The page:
Nearly 300 guests packed the Bossone Research Center Auditorium at Drexel University to watch the screening of Urban Roots, a documentary based on an urban farming movement in Detroit, Michigan.
Before the screening, guests had the opportunity to watch West Philly Grown, a short 15- min film created by Drexel University graduate Clay Hereth. The film focused on West Philadelphia’s Mill Creek Farm, a nonprofit urban farm located at 49th and Brown.
According to the Mayor’s Office of Neighborhood Services, “there are approximately 40,000 vacant lots in the City of Philadelphia.” West Philly Grown showcased how the Founders of Mill Creek Farm were able to reinvent a vacant lot into a flourishing urban farm, similar to those depicted in Urban Roots.
Mark MacInnis, the creator of Urban Roots, anxiously waited for the Urban Roots screening to begin. Mark said he was, “very excited to show his film in Philadelphia” after traveling across the country from California.
MacInnis takes his viewers on a journey that raises awareness of several urban farms in Detroit. The film focuses on the rise of Detroit’s urban farming and what it truly means for a community to come together to make sure everyone has access to fresh, healthy food.
The screening ended with a Q & A session from a panel moderated by Dr. Eugina Ellis, a Professor at Drexel University. The panel included Sarah Wu, Outreach and Policy coordinator for the Mayor’s Office of Sustainability, Johanna Rosen, a founder of the Mill Creek Farm, Dan Pohling, the founder of South Philly Co-op, Phil Forsyth, the founder of the Philadelphia Orchard Project, Ryan Knuck, the Sustainable Programs Manager and Farming Manager of Greensgrow Farms, Chris Bolden-Newsome, Farmer Educator of Bartram Gardens and Mark MacInnis, the director of Urban Roots.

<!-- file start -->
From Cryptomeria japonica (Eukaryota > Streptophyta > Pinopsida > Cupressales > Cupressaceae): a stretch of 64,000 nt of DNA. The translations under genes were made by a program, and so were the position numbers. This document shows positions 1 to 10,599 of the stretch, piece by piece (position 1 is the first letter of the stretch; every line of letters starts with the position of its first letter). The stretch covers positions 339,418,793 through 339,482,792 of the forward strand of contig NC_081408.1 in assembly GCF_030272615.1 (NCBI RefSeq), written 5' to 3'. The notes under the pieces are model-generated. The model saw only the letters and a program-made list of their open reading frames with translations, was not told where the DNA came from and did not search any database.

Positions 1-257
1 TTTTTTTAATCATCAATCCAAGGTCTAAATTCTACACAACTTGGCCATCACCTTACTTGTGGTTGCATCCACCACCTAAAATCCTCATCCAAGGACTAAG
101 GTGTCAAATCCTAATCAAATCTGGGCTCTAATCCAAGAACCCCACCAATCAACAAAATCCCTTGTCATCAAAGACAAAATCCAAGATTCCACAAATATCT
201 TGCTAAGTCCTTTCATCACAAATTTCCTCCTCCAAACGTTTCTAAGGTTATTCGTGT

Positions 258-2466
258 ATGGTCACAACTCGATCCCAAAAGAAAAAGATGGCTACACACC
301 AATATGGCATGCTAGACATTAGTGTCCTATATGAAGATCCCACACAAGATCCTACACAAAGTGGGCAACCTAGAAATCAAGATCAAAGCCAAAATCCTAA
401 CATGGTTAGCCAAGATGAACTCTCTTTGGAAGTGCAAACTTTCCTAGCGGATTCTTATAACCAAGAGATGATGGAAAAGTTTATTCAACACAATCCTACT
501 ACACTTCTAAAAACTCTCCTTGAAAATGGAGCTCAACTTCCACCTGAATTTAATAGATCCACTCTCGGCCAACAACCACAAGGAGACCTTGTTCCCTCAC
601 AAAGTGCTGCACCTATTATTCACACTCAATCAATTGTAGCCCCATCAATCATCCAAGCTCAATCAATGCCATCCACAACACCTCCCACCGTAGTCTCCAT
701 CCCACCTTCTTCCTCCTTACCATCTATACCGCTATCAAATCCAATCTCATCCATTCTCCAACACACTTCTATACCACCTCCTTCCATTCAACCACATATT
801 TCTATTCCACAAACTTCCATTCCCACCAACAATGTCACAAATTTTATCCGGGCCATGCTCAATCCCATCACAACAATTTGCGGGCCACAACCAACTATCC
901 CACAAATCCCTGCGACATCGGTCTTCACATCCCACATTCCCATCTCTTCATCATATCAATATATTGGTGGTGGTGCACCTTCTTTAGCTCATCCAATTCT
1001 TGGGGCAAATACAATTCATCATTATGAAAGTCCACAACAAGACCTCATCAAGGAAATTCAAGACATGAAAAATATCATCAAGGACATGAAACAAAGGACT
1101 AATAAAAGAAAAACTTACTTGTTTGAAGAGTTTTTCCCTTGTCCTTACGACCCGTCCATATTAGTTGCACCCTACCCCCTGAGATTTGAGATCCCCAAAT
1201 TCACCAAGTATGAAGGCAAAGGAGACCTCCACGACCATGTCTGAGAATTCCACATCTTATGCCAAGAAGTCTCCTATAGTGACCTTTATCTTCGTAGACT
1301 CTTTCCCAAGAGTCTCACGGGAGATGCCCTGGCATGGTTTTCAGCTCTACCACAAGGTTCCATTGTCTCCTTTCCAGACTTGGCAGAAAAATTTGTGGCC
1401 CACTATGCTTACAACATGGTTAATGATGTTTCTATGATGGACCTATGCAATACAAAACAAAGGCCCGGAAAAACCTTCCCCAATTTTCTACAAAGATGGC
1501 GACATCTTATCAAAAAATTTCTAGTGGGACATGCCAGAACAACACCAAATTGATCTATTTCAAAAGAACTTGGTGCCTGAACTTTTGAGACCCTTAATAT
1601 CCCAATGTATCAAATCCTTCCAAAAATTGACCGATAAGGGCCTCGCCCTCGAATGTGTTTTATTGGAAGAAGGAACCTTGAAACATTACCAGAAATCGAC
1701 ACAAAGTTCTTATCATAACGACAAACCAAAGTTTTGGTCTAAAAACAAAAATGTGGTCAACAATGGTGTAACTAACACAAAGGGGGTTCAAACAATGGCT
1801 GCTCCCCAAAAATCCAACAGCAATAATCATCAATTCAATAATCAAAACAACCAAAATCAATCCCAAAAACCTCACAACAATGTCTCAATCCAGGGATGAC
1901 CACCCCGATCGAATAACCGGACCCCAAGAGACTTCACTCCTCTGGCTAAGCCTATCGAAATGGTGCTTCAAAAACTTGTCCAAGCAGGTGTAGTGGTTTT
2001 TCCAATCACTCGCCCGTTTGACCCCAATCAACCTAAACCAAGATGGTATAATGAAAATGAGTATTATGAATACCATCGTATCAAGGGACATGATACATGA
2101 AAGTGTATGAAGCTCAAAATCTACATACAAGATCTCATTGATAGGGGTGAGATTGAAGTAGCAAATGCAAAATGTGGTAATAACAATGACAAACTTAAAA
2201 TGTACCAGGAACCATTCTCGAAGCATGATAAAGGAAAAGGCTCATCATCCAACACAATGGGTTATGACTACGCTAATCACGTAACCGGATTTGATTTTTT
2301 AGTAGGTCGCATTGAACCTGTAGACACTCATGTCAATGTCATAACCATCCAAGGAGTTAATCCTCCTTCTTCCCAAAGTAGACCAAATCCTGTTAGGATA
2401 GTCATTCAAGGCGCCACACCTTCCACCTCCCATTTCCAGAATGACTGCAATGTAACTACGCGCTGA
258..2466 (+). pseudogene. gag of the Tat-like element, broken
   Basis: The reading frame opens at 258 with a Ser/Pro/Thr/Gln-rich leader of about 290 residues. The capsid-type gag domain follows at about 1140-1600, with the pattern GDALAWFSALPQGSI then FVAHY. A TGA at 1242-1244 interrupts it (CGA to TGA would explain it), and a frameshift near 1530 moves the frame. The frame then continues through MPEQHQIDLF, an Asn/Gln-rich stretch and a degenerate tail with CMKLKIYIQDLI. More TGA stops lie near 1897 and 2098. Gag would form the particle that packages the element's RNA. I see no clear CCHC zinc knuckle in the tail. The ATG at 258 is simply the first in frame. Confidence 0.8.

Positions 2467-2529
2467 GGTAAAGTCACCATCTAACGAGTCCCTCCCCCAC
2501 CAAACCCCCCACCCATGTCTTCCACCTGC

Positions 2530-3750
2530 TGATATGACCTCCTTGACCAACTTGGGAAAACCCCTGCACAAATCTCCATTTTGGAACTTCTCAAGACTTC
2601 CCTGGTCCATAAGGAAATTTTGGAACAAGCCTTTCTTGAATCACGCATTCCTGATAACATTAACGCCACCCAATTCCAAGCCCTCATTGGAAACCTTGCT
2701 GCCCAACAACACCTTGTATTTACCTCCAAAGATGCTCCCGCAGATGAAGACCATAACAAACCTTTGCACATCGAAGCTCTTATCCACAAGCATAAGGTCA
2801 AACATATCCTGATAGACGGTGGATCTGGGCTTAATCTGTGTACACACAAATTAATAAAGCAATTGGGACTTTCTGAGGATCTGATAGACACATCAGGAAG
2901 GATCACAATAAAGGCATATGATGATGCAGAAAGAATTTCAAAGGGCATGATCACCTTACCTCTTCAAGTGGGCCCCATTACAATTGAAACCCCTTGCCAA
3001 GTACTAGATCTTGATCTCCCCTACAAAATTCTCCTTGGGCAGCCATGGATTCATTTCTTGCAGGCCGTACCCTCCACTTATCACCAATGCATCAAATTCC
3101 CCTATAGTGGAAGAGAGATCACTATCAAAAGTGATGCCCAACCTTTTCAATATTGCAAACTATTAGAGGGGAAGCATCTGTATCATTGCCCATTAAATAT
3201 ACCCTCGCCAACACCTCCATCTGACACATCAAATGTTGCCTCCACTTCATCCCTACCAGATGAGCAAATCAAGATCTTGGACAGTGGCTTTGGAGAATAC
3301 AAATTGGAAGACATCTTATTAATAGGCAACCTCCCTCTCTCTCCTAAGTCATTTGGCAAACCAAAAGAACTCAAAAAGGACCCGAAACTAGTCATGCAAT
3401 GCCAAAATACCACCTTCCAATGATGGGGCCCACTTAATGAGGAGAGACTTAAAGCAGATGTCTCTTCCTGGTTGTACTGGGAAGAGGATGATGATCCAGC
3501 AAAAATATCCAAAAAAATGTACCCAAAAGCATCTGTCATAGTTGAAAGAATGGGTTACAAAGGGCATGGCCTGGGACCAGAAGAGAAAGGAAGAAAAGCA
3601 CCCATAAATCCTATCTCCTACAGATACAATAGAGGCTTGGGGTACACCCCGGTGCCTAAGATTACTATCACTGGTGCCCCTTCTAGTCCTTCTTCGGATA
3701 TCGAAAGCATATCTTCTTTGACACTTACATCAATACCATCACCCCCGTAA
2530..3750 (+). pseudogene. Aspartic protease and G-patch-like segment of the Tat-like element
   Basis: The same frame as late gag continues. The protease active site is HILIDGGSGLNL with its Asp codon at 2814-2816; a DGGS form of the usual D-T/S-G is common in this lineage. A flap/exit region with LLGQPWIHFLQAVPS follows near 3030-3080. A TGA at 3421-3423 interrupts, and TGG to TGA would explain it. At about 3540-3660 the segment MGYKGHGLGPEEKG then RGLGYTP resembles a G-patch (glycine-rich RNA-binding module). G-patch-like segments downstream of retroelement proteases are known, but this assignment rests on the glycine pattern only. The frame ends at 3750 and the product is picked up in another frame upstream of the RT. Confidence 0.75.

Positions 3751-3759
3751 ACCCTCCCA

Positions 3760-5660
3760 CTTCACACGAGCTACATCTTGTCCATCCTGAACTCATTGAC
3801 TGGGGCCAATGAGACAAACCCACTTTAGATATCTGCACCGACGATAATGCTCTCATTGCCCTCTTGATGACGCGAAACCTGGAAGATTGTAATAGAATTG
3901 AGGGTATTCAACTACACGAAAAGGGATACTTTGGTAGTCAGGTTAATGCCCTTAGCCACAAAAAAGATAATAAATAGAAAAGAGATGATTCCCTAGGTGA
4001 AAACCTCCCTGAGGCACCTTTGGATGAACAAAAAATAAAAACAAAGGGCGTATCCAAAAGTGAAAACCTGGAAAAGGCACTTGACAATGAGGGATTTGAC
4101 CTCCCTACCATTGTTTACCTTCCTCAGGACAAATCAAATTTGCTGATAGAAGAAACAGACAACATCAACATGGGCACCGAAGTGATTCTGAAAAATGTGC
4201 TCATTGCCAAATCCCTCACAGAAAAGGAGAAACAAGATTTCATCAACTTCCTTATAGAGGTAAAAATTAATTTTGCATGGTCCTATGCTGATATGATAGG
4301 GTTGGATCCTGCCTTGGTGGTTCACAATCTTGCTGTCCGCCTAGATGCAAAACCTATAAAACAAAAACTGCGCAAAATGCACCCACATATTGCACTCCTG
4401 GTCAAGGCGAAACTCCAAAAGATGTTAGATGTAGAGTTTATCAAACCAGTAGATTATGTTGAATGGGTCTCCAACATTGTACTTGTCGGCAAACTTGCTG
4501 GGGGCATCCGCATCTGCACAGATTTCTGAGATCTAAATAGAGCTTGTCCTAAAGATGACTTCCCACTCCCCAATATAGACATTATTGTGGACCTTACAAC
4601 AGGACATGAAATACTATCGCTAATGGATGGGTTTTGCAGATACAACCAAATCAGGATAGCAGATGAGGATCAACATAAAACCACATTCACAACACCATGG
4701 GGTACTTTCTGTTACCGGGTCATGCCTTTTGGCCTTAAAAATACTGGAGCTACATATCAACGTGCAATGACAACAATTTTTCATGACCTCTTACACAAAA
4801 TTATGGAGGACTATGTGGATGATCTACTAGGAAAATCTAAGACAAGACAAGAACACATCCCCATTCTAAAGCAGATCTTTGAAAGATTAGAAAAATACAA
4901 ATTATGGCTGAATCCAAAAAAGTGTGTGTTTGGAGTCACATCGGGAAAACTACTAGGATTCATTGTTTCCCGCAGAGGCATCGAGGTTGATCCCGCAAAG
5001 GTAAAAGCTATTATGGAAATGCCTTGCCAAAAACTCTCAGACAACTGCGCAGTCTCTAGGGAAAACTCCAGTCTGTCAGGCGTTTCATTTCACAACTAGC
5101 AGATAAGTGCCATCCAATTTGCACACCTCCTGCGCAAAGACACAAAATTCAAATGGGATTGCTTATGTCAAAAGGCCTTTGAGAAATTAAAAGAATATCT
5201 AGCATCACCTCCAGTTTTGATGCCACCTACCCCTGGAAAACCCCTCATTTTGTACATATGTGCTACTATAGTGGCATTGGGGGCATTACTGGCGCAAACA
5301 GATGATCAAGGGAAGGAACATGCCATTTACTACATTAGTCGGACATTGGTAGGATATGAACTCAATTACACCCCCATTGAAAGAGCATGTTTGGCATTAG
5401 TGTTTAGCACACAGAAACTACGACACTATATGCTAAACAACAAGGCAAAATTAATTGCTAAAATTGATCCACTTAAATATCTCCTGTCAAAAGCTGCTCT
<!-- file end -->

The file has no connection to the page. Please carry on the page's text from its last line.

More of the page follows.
During session, the panelists discussed Philadelphia’s urban farming current successes as well as current plans for the future. In many ways, “the issues around Detroit’s urban farming is very similar to Philadelphia’s. It is Philadelphia,” said Dan Pohling.
Topics of discussion included the importance of education, getting the community involved and how policies could impact current and future urban farms.
Many of the attendees said they felt inspired by the film and gained more knowledge about the issues surrounding urban farming. In cities like Detroit and Philadelphia, urban farming is no longer “just for farmers” but for anyone, anywhere who cares about their community and the food they eat.